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Analysis: Troubled Navistar Strives to Recover

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August 3, 2012 by   Leave a Comment

The following is an analysis by Forbe’s columnist Joann Muller detailing Navistar International Corp.’s efforts to recover financial footing following several setbacks. Navistar is parent to Monaco RV LLC.

Truckmaker Navistar International Corp., in jeopardy because of a risky technology bet that didn’t pan out, said Thursday (Aug. 2) it had secured a $1 billion loan commitment from a group of banks that will help keep it afloat while it races to comply with clean air rules for diesel engines.

But Navistar’s troubles are far from over. The company also disclosed that the Securities & Exchange Commission has launched a formal investigation of various accounting and disclosure matters dating back to November 2010. Navistar said it is fully cooperating with the inquiry.

But the maker of International brand heavy trucks and buses did make an important strategic move Thursday by announcing it will purchase diesel engines and after-treatment components from its rival Cummins, which is already producing engines that comply with emissions rules set by the U.S. Environmental Protection Agency.

While Cummins and every other manufacturer, including Paccar, Volvo Trucks and Daimler‘s Freightliner, met the EPA requirement by outfitting their trucks with diesel after-treatment systems, Navistar thought it could gain a competitive advantage by recycling diesel exhaust back through the engine, eliminating the need for costly, extra equipment. It spent $700 million on developing its advanced engine gas recirculation system. But two and a half years past the deadline for compliance, its engines have yet to receive EPA certification.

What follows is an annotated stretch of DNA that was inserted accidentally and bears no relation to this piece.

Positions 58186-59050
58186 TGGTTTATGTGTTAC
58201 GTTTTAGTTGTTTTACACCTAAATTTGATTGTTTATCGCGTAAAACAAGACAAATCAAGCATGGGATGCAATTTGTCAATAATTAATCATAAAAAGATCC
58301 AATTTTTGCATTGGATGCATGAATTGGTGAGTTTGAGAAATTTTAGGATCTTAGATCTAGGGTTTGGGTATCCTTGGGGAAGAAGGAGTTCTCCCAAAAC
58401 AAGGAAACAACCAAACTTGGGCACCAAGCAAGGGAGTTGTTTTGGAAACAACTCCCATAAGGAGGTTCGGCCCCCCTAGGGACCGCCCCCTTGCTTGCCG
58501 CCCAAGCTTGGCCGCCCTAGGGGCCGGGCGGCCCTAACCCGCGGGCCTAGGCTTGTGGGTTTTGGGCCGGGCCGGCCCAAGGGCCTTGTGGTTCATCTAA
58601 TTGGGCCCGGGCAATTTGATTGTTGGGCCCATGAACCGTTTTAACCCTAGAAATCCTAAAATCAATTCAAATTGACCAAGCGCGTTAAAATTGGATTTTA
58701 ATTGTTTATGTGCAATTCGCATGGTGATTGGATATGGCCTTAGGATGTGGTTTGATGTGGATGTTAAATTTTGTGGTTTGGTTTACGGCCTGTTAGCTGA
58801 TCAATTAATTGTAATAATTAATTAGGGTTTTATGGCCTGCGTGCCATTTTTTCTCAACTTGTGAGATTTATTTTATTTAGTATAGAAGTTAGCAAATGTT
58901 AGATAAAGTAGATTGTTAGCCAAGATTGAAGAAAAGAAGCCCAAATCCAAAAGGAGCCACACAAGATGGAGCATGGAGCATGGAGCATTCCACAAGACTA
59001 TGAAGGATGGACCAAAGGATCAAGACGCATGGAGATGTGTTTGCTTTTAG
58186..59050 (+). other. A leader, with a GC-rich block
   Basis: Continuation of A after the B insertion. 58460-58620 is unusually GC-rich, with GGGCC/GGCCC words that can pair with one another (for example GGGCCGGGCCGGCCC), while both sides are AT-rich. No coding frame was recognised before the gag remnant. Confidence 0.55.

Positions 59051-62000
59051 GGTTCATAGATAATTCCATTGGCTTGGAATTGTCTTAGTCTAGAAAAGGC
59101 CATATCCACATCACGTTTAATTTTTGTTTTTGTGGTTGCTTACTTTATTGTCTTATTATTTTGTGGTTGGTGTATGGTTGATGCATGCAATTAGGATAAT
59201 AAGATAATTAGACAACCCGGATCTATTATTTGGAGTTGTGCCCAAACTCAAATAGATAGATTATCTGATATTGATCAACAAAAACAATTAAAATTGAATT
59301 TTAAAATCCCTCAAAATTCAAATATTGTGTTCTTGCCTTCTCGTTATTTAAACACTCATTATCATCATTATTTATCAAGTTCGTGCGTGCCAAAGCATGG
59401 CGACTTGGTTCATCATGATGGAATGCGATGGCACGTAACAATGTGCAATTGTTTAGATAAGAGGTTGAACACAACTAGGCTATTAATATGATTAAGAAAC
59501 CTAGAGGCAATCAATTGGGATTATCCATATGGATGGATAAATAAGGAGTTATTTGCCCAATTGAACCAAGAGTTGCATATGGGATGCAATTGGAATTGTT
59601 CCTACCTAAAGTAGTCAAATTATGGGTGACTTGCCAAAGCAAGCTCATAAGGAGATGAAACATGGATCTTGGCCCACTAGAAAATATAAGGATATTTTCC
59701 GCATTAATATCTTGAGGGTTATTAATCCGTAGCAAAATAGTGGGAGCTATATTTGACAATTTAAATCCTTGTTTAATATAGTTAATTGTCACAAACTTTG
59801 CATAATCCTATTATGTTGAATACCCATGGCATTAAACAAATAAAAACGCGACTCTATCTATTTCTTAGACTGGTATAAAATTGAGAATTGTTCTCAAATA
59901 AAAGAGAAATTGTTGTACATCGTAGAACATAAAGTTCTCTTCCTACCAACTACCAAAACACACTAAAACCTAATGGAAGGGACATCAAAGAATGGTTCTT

Acknowledging the dead end, Navistar relented on July 6 and said it would adopt the same after-treatment technology as the rest of the industry, labeling it ICT+. Its engineering research is not lost, however, the company insists. By combining Cummins’ aftertreatment system with its existing MaxxForce engines, Navistar will not only be able to meet current regulations but will be positioned to meet greenhouse gas rules in advance of 2014 and 2017 requirements. “With this clean engine solution, we are taking the best of both technology paths to provide our customers with the cleanest and most fuel efficient engines and trucks on the market and to meet stringent U.S. emission regulations,” said Daniel C. Ustian, Navistar chairman, president and CEO.

Navistar’s first 13-liter engine using Cummins technology won’t be ready until early 2013, so starting in January, it will offer Cummins’ 15-liter engine in certain truck models. Until then, Navistar will continue to build and ship its current trucks, using a combination of earned emissions credits and fines to offset its polluting engines.

Clearly the company is not yet out of the woods. The company withdrew its forecast for improved earnings in the second half of 2012 and said it will update the year-end outlook in September. Meanwhile, Navistar said it expects a pre-tax loss in the third quarter of $145 million to $105 million. Revenues are expected to be $2.8 billion to $3 billion.

“We expect to sustain our current market share through the balance of the year, and with the addition of ICT+ and an expanded model lineup, improve our market share in 2013,” Ustian said. “We expect to return to profitability in the fourth quarter and believe the company will be in a position to improve margins in 2013 as we realize the benefits of our integration and ongoing cost reduction initiatives.”

Gimme Credit analyst Vicki Bryan, isn’t convinced. “Navistar’s track record on execution is grim and ICT development will take months and potentially millions to complete.” she wrote in a note to bond investors. “In the meantime we see increased pressure on operations, with falling sales, spiking costs and spending, and severely negative cash flow of more than $1 billion in 2012 alone. The company is frantically arranging $1 billion in life saving cash–albeit at near loan shark terms which reflect its substantial and rapid deterioration. Navistar has little choice. The alternative is that its dramatically weakened liquidity could prompt the company to file bankruptcy in the coming months to preserve cash while it attempts to engineer its recovery.”

 

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